While the establishment of the Malayan Union in 1946 brought about the merging of the FMS with the five Unfederated Malay States and two of the Straits Settlements (excluding Singapore), the FMS arms remained in use unchanged as the Union's coat of arms for two years before the Union's dissolution.

Federation of Malaya

The Federation of Malaya arms in use between 1952[4] and 1963, based heavily on the FMS arms, would serve as the basis of the current Malaysian arms.

The founding of the Federation of Malaya in 1948 led to a revision of the arms. Among the changes were a more complete representation the 11 states of the federation on the shield (where new partitions containing insignias of the additional states added over and beside the original FMS colours), the replacement of the eastern crown with a yellow crescent and an 11-pointed federal star (symbols representing the 11 states that were derived from the flag of the Federation of Malaya). The original Jawi motto was also replaced with "Unity is Strength" in both English and Jawi Malay.

At the point of adoption, the shield was composed of the following elements:


The arms was amended a second time after the formation of Malaysia, with the admission of Singapore and the Borneo states of North Borneo (Sabah) and Sarawak in 1963. The increased number of states later resulted in the modification of the Federation of Malaya coat of arms to support the three new member states with the widening of the shield. The tigers were redesigned to assume different positions of limbs (front limbs reaching over and behind the shield, and rear limbs reaching over the motto and the shield), and minor adjustments were also made on the appearance of the banner and the length of the crescent, while the 11-pointed federal star was updated to include 14 points. In tandem with Malay as Malaysia's national language, the English motto was replaced with Malay language.

During this period of revision, the Malacca's colonial A Famosa insignia was replaced by a Malacca tree.[3] Some of the symbols was modified to eliminate the colonial symbols and other non-Islamic symbols. While other symbols was remained. Penang's Prince of Wales's feathers and crenellation were gradually replaced, by first substituting the feathers with a Pinang palm, and later, the crenellation with the Penang Bridge (which was constructed and completed during the 1980s) and the barry wavy of eight Azure and Argent to ten.[3] Following the expulsion of Singapore in 1965, the coat of arms was redesigned again.[3] In 1988, Sarawak's symbol replaced by the current hornbill-based state arms; similarly, Sabah, which was originally represented by only its flag held up by a pair of arms from its pre-1963 state coat of arms (blazoned "tierced of the crest of Sabah"), was revised to fully feature its current state arms in entirely.[3] The Malaysia's version of coat of arms later resulted in a more realistic and aggressive appearance of tigers.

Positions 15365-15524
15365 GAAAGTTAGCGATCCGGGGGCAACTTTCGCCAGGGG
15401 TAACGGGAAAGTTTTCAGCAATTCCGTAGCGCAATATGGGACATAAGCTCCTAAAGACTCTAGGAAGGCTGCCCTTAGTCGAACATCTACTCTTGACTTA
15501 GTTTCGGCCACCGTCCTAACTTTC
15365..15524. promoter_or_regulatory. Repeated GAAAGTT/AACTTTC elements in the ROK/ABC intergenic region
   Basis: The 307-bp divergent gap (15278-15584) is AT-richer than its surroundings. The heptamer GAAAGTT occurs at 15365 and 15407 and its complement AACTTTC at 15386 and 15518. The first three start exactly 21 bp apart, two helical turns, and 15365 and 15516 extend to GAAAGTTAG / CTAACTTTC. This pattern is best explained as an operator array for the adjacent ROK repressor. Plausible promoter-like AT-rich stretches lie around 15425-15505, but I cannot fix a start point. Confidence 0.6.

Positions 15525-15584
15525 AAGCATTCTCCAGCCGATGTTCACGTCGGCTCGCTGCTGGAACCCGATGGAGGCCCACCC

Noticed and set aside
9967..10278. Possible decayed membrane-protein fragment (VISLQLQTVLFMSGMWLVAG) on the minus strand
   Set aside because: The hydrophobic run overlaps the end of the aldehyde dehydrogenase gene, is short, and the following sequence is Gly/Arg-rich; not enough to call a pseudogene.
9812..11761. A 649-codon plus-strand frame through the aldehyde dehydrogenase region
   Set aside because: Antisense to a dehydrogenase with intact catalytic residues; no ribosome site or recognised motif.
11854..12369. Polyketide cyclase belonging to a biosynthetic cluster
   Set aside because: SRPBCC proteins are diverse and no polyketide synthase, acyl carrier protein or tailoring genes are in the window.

The present coat of arms is featured on the flag of Putrajaya - signifying Putrajaya's importance as the new seat of the Malaysian government


The arms is adopted on several state flags. The Royal Standard of the Yang di-Pertuan Agong, the flag of the Federal Territories and the flag of Putrajaya all feature the arms charged in the centre largely unmodified.[5]

See also


  1. ^ "Malaysia Coat of Arms". Archived from the original on 27 August 2009. Retrieved 15 September 2009.
  2. ^ "Malaysian Flag and Coat of Arms". The Malaysia Government's Official Portal. Archived from the original on 11 April 2008. Retrieved 6 August 2008.
  3. ^ a b c d e Macdonald, Ian (28 July 2007). "Coat-of-Arms (Malaysia)". CRW Flags. Retrieved 6 August 2008.
  4. ^ "NewspaperSG". Retrieved 25 January 2024.
  5. ^ State Flags of Malaysia Retrieved 16 October 2021.